Creating the right Kubernetes cluster and container environment is a must for security. Here’s how to do it properly.
Kubernetes is an effective tool for constructing highly scalable systems. As a result, numerous organizations have started or plan to use Kubernetes to orchestrate production services. The complexity of Kubernetes, however, makes this task easier said than done.
It’s important to understand how to properly set up Kubernetes clusters and containers to ensure it’s safe to “flip the switch” and open the network floodgates to your services. We’re presenting here a two-part guide for preparing your Kubernetes cluster and container environments for production traffic. Part 1 provides best practices for setting up and organizing your environments. Part 2 dives deeper into using advanced protocols that will enhance stability and security.
Minimal Base Images
Containers are application stacks built into a system image. They include everything from your business logic to the kernel. Minimal images remove as much of the OS as possible and then you add back only the needed components. Limiting your container to only the necessary software allows you to have less network traffic for images being copied, use less storage and decrease your attack surface. A popular choice with broad support is Alpine Linux.
You can find best practices for hardening your containers and images here.
Registries for Images
Since clusters require images to operate, they can use registries to store these images and have them available for download and launch. When you specify your deployment configuration, you will need to specify where to get these images with a path/:
Image Protection with ImagePullSecrets
If your registry lets your cluster pull images from it, then you need to require authentication. ImagePullSecrets are Kubernetes objects that allow your cluster to authenticate with your registry, so the registry can be selective as to who is able to download your images.
Here is a link to a useful guide to configure your ImagePullSecrets.
The primary benefit of using microservices comes from enforcing separation of duties at a service level, effectively creating abstractions for the various components of your back end. Some good examples are running a database separate from business logic, running separate development and production versions of software, or separating out horizontally scalable processes. The downside of having different services perform different duties is that they cannot be treated as equals. Fortunately, Kubernetes offers several tools to manage this separation:
Namespaces are the most basic but the most powerful grouping mechanism in Kubernetes. Most objects are namespace-scoped, requiring the use of namespaces. Namespaces are the perfect option for isolating environments with different purposes. They also allow you to separate different service stacks supporting a single application, such as keeping your security solution’s workloads separate from other applications. Namespaces should be divided by resource allocation—if two sets of microservices will require different resource pools, place them in separate namespaces.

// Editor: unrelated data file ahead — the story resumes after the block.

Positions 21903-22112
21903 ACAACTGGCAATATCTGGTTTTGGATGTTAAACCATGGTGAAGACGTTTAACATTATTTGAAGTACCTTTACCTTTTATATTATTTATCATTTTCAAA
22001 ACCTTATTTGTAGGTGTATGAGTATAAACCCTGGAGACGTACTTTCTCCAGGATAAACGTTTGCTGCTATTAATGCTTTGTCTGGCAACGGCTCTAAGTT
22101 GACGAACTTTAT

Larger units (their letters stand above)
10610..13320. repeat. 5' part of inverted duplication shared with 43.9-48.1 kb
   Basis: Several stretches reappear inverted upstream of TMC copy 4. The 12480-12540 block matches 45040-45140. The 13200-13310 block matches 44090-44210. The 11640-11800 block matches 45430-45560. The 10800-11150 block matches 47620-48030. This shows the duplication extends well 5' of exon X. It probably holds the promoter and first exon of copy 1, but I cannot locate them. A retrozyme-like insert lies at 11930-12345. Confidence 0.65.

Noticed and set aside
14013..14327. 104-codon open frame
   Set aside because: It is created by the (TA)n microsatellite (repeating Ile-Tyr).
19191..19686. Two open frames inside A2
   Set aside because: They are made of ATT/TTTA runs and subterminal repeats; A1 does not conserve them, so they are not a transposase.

Importantly, don’t rely on Kubernetes’ defaults—they’re typically optimized for the lowest amount of friction for developers, which often means omitting all security measures.
Labels are the most basic and flexible way to organize your cluster, allowing you to create arbitrary key:value pairs that separate your Kubernetes objects. Labels are used to give a Kubernetes object a reference to a group of objects in some namespace. Since they represent such an open-ended type of organization, simplification is recommended—only create labels where you require the power of selection.
Labels are a simple spec field you can add to your YAML files:
Much like labels, annotations are arbitrary key-value metadata you can attach to your pods. However, Kubernetes doesn’t read or handle annotations, so the rules regarding what you’re able to annotate a pod with are fairly loose and can’t be used for selection.
Annotations help you track important features of your containerized applications (e.g., version numbers). They, in the context of Kubernetes alone, are a somewhat powerless construct. However, they can be an asset to your developers and operations teams when used to monitor important system changes.
After the various components of the environment are set up and organized, it’s critical to ensure that these components are secured as they move into production with the necessary controls to maintain stability throughout. In Part 2 of this series on building Kubernetes clusters and containers, we will outline several proactive actions you can take to secure and stabilize your environment.